Want to be a better writer? Just write.
by Elana Johnson
But that’s exactly how.
You can read a million posts on craft. A million more on what you “should” do and what you shouldn’t. There are lots of books to help you with POV, setting, character, voice, plot, pacing, and everything else you can think of.
But I think the best way to improve the craft of writing is two-fold:
1. Read a lot. What kind of stories do you like? Why do you like them? (Fast pacing, great character development, strong plot arc, killer climax, etc.) What does the author do that you love? (Writing style, voice, sentence structure, placement of clues, twist endings, etc.) What do they do you don’t love?
2. Write more. Practice writing. Take those plot developments, those character arcs, those awesome beginnings you’ve been reading, and practice putting them in your stories. Write a book. And then another one. And then another. Practice does make perfect, as long as you’re trying to implement something new each time you do it.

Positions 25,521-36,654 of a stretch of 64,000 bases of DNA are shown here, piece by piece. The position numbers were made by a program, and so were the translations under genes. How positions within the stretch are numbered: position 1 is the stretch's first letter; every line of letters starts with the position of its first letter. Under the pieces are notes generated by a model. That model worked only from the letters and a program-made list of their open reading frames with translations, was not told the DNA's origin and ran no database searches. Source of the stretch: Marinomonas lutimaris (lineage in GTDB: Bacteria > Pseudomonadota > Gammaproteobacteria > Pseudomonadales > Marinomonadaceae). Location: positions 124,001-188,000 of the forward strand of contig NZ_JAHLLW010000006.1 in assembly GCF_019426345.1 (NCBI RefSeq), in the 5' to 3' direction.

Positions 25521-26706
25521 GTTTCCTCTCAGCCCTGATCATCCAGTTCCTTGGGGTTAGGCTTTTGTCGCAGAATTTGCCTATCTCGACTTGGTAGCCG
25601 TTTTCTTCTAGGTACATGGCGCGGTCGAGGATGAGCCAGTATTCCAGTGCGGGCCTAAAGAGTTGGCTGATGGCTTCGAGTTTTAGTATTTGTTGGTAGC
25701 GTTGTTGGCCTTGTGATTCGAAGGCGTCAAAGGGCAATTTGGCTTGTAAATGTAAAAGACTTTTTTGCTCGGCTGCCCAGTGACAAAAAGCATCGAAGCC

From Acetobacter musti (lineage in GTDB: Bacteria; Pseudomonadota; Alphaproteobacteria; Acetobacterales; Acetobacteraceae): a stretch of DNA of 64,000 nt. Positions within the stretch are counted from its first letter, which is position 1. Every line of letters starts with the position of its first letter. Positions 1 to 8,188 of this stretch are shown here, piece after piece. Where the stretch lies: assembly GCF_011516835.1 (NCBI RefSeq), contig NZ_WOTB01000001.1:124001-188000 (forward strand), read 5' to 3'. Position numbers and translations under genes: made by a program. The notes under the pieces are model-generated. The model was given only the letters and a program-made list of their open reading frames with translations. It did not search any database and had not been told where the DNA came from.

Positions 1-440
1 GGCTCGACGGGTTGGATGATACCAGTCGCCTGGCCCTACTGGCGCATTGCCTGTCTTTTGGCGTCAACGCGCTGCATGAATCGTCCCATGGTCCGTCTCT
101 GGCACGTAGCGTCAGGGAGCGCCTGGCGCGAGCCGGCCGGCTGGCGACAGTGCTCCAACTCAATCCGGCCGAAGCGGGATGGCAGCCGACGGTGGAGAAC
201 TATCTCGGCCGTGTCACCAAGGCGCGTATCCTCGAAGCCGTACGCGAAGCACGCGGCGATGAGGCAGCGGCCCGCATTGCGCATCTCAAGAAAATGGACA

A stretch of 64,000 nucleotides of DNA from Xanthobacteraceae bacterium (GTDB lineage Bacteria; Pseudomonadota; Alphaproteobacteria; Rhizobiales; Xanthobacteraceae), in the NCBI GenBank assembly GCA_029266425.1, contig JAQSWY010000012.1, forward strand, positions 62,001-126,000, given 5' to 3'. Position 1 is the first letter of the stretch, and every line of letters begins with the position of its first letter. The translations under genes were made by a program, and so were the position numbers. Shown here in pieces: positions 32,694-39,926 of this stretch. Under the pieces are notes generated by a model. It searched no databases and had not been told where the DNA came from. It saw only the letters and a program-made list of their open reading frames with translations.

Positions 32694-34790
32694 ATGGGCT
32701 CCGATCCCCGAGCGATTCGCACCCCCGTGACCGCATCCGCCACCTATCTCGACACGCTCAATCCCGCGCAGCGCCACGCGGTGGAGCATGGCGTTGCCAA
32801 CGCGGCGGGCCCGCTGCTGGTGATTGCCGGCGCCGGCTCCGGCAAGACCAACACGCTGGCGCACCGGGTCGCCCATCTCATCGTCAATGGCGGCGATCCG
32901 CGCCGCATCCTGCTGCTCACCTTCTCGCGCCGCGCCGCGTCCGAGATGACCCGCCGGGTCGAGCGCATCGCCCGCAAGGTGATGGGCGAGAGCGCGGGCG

Obviously, I’m not advocating plagiarism, but I think there is so much to be learned from observing and then trying, practicing, doing.
Just write. I don’t let myself get all caught up in the craft of writing while I’m drafting. That’s the best part about writing. The freedom. The exhilaration of writing something that I like now, but that I’ll perfect later.
It’s only after I complete the Zero Draft that I’ll examine the structure, the setting, the voice, the arcs in the plot and character. And I only do it in a way that makes sense to me. What sense is that? Not really sure, but when I read it, I know.
So for me, the best advice I have to improve craft is to read a lot and practice writing more.
Oh, you want a book that pushes me to write better? Fine. SKIN HUNGER by Kathleen Duey. I read that and thought, “I will never write this well, but I’m going to die trying.”
Have you ever read a book that pushed you to want to write better?